The next morning it was off to hunt ibex. The guides rode us through the bottoms of very steep canyons and we kept scanning the canyon walls for ibex. We some several groups before one of the guides excitedly exclaimed something in Russian and soon they were spurring the hell out of the horses and we all raced up the frozen stream bed. Certainly not how I expecting to be hunting ibex. Oh well, go with what the guides do and hang on! I could quickly see the cause of the excitement – a large group of ibex billies we running parallel to us on the canyon wall and only about 100 yards up from the bottom. It was also obvious that there were a least several shooters in the group. We gained on the billies and once beside them, everyone bailed off the horses and they beckoned me to quickly get set up for the shot. I scrambled for a rest and one of the guides dropped down on his butt ahead of me and beckoned me to rest on his shoulder. OK…your ears. I picked out a good billy and got on him as he was running across the scree. Give him a bit of lead and hit the trigger. Crap, must of missed. Crank another round in. Just as he was about to clear a small ridge and gain safety, I got on him and let rip. Sounded good, but couldn’t see what happened as he immediately disappeared. I gather myself and calmed down a bit and watched as the guides quickly rode ahead to see where the ibex had gone. Within a few seconds they were whooping and hollering again, so it was evident I had made the second shot count. I rode up on them and could see a great billy lying at the toe of the slope where he had obviously fell at least 300 vertical feet to land on the ice. What a sight!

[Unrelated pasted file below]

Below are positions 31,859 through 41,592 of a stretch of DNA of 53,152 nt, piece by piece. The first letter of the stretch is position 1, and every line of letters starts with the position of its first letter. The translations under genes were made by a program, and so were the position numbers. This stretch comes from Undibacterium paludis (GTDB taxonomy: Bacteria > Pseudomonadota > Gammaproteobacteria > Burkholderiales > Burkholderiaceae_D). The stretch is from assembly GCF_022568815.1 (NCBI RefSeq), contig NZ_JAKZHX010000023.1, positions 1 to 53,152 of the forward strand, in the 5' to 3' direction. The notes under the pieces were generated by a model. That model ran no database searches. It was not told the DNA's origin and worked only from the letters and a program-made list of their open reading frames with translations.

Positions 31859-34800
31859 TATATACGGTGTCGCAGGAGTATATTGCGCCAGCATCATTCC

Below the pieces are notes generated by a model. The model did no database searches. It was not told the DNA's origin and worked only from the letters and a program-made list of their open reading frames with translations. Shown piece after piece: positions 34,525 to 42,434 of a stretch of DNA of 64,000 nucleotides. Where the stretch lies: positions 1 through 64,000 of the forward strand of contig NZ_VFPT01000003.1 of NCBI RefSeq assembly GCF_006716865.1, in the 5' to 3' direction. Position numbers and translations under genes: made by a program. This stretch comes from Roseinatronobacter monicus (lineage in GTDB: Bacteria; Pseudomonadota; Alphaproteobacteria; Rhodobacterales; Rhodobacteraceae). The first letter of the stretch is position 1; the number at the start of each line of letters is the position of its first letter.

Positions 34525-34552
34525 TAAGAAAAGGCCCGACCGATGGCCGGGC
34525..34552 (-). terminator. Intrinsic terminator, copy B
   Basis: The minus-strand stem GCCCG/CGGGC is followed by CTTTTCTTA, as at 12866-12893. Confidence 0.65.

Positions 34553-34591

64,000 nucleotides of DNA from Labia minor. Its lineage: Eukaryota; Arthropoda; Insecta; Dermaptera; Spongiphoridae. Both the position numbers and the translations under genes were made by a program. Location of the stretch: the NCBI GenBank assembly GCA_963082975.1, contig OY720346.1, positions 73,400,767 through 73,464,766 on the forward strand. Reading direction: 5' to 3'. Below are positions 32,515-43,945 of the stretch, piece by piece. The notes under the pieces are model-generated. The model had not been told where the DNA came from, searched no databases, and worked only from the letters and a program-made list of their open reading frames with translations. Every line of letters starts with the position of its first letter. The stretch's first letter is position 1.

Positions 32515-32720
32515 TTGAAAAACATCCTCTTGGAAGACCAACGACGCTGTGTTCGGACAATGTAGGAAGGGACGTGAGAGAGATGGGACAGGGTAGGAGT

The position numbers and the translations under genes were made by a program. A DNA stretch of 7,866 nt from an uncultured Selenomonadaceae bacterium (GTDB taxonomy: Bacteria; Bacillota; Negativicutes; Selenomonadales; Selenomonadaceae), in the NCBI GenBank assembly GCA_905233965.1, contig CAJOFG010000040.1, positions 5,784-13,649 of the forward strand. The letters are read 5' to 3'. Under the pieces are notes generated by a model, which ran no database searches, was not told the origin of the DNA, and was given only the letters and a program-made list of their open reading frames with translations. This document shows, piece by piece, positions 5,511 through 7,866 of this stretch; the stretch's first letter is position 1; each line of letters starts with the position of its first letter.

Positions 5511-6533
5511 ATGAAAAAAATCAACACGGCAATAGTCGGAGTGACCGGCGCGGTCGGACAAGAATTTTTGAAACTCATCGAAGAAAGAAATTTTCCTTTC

This ended the hunting portion of my trip. I spent a day in base camp and relaxed while the camp taxidermist prepared my trophies. We then made the long trip back to Bishek where I spent a couple of days sight seeing. I had a number of days to kill since the actual hunt was a lot shorter than I had anticipated, so I changed my flights a bit and then headed to Istanbul, where I also spent a couple of days of sight seeing. I had a great trip and fulfilled a life-long dream. The outfitter was extremely well organized, has been in business for over 20 years and has great concessions to hunt. I highly recommend this adventure and if anyone is interested, I would gladly assist them in getting their own trip organized.
Great mid-Asian ibex.